Iain Duncan Smith, arch-eurosceptic inside the coalition cabinet and, remember, a former Maastricht rebel, has weighed in on the row over Jean-Claude Juncker's proposed appointment as the next president of the European Commission - and the Guardian splashes on his pretty colourful remarks:

"In a sign of how Juncker's appointment could strengthen the hand of Eurosceptic members of the cabinet, the work and pensions secretary said the strong support among other EU leaders for the former Luxembourg prime minster amounted to 'flicking two fingers' at the electorate. Duncan Smith told BBC Radio 5 Live's Pienaar's Politics: 'If they give Jean-Claude Juncker a job this is like literally flicking two fingers at the rest of Europe and saying to all the people out there, 'We know that you voted the way you did but you are wrong and we are just going to show you how wrong you are by carrying on as though nothing happened.'' Duncan Smith warned of grave consequences if the appointment of Juncker were followed by a failure to embrace 'drastic change and reform' in the EU. He said: 'If they don't do that then it does make the prospect for Britain being in Europe very bleak indeed.'"

Meanwhile, David Cameron will be meeting European Council president Herman Van Rompuy later today for one final attempt to express his opposition to Juncker taking the top job in Brussels.


From the Telegraph:

"MI6 and the CIA were handed intelligence outlining the planned takeover of northern Iraq by jihadists and their allies five months ago but the British and American governments failed to act on it, senior officials in Iraq have told The Daily Telegraph. The head of intelligence for the autonomous Kurdish regional government, which has links with the West, said he had repeatedly tried to send warnings both to the central government in Baghdad and to its allies, Britain and America. But despite repeated attempts to impress on Washington and London the seriousness of the unfolding situation, he said there was no response from either government. The claims were made as it emerged that as many as 500 Britishborn fighters have travelled to the Middle East in recent months to take up arms with the Islamic State of Iraq and al–Sham (Isis). The families of three young men from Cardiff last night pleaded for them to come home after two of them appeared in an Isis propaganda video urging British Muslims to join them in their holy war."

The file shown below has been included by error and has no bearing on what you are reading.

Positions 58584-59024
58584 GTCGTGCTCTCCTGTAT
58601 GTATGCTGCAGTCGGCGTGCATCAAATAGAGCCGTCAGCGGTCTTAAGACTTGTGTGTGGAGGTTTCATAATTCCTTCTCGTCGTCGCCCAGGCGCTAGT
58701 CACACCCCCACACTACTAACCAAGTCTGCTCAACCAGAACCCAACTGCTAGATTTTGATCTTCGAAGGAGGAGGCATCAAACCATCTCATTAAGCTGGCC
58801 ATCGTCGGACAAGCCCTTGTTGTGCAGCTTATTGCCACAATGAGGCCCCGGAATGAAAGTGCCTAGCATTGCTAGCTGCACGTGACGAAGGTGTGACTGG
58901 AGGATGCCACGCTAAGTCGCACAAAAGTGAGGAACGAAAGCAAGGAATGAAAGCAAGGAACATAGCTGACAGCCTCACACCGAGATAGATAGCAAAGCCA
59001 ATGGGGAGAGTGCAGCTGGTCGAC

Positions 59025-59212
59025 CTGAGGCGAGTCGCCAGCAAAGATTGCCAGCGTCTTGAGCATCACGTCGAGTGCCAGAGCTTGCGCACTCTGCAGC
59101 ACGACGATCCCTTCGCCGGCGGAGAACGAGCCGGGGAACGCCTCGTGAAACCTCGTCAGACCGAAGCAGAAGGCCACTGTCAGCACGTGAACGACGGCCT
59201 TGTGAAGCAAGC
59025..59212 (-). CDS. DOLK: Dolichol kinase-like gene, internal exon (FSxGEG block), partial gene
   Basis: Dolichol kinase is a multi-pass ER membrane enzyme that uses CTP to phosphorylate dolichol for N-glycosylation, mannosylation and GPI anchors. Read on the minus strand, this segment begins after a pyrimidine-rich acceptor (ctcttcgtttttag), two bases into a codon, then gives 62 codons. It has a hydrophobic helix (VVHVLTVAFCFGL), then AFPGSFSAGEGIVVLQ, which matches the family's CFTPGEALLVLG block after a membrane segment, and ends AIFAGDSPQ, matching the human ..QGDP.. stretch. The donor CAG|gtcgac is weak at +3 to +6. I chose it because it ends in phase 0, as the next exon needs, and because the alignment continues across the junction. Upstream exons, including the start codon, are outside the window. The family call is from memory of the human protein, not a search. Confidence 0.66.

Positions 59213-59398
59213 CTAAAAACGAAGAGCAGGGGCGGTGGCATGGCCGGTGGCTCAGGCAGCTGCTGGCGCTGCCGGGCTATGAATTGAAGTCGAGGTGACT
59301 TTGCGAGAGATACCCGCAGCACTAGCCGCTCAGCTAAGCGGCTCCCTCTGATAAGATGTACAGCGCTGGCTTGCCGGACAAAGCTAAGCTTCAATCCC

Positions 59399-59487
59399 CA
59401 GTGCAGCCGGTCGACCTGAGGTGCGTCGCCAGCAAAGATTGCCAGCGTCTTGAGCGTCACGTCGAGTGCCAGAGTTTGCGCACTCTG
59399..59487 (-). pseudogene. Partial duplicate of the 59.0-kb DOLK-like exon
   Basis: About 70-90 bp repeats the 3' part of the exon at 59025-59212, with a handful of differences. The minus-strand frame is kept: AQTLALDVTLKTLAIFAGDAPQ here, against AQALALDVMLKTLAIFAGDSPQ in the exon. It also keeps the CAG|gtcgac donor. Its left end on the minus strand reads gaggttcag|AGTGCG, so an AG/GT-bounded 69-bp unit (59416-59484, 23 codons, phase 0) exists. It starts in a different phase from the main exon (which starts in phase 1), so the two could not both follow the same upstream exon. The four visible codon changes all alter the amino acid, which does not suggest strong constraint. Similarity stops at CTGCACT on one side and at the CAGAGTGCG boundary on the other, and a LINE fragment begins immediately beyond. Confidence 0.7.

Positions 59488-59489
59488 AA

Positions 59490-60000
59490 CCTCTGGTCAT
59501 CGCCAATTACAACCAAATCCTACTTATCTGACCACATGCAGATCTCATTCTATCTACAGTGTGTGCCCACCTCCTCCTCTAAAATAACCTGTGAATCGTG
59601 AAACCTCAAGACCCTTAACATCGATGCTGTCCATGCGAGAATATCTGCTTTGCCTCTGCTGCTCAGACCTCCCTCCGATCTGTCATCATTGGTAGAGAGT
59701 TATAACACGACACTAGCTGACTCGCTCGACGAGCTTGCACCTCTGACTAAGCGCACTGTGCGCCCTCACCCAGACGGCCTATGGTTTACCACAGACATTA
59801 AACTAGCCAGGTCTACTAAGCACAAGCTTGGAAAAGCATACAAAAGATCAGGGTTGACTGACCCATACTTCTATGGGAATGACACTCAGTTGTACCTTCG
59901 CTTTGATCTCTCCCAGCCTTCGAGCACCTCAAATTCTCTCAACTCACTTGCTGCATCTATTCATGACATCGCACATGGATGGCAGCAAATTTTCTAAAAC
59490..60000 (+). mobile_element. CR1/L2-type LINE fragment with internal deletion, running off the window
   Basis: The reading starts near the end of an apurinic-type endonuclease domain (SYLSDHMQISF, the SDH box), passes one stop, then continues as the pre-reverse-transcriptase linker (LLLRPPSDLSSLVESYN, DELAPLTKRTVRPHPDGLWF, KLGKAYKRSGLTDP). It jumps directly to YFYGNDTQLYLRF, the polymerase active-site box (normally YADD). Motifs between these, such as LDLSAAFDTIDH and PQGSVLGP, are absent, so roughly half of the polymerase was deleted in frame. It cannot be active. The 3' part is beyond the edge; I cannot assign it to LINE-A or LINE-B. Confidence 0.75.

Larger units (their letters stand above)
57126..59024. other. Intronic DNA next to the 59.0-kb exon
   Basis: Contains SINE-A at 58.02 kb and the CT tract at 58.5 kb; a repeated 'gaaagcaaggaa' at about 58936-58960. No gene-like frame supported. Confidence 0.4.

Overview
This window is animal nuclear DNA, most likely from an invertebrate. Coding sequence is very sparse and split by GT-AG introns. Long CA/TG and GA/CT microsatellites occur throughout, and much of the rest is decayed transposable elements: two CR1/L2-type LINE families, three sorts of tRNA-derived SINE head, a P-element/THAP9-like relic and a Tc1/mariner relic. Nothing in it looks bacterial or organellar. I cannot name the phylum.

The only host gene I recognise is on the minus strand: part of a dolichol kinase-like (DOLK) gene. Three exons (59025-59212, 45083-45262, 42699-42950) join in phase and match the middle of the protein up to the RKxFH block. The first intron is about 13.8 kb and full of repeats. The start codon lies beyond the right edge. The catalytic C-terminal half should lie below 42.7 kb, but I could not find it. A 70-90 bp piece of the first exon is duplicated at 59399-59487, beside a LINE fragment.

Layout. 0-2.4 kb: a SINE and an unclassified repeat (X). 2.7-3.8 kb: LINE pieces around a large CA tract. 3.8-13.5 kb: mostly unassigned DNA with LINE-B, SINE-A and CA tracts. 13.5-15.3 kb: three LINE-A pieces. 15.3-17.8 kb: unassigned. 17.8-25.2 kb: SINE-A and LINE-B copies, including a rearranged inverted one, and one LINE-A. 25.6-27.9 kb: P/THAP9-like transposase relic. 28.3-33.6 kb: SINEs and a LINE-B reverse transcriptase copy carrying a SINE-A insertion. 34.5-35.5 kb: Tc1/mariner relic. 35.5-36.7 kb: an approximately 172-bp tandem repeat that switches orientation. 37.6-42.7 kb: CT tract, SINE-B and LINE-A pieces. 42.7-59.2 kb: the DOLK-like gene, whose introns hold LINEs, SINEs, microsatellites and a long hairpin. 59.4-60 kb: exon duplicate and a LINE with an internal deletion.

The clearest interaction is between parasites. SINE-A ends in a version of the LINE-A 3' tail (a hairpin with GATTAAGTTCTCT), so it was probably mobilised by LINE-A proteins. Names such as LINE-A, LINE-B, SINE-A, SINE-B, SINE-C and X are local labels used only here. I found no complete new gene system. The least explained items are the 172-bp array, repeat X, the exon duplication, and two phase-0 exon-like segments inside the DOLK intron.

Poor Nick. From the Guardian:

"Nick Clegg has become 'toxic' on the doorstep, despite being a 'nice guy', a former Liberal Democrat leader of Liverpool city council has warned. As the former party leader Sir Menzies Campbell said the Lib Dems would need to rebuild 'from the bottom up' after losing all but one of their MEPs, Lord Storey said Clegg has become an unpopular figure in his home city. Storey, who led Liverpool between 1998-2005, told the Sunday Politics on BBC1: 'Knocking on doors in Liverpool, I have to tell you that Nick Clegg is not a popular person. And some might use the word toxic. I find this very, very difficult because I know Nick very well and I see a principled person who passionately believes in what he's doing, and he's a nice guy.'"

Nice guys, of course, finish last. So will the Lib Dems have the cojones to try and replace Clegg between now and May 2015?


Watch a Vine of Cristiano Ronaldo back-heeling his way around three different US players in last night's USA v Portugal clash. Shame it didn't help Portugal win the game - they tied with the Yanks 2-2 in a thrilling game.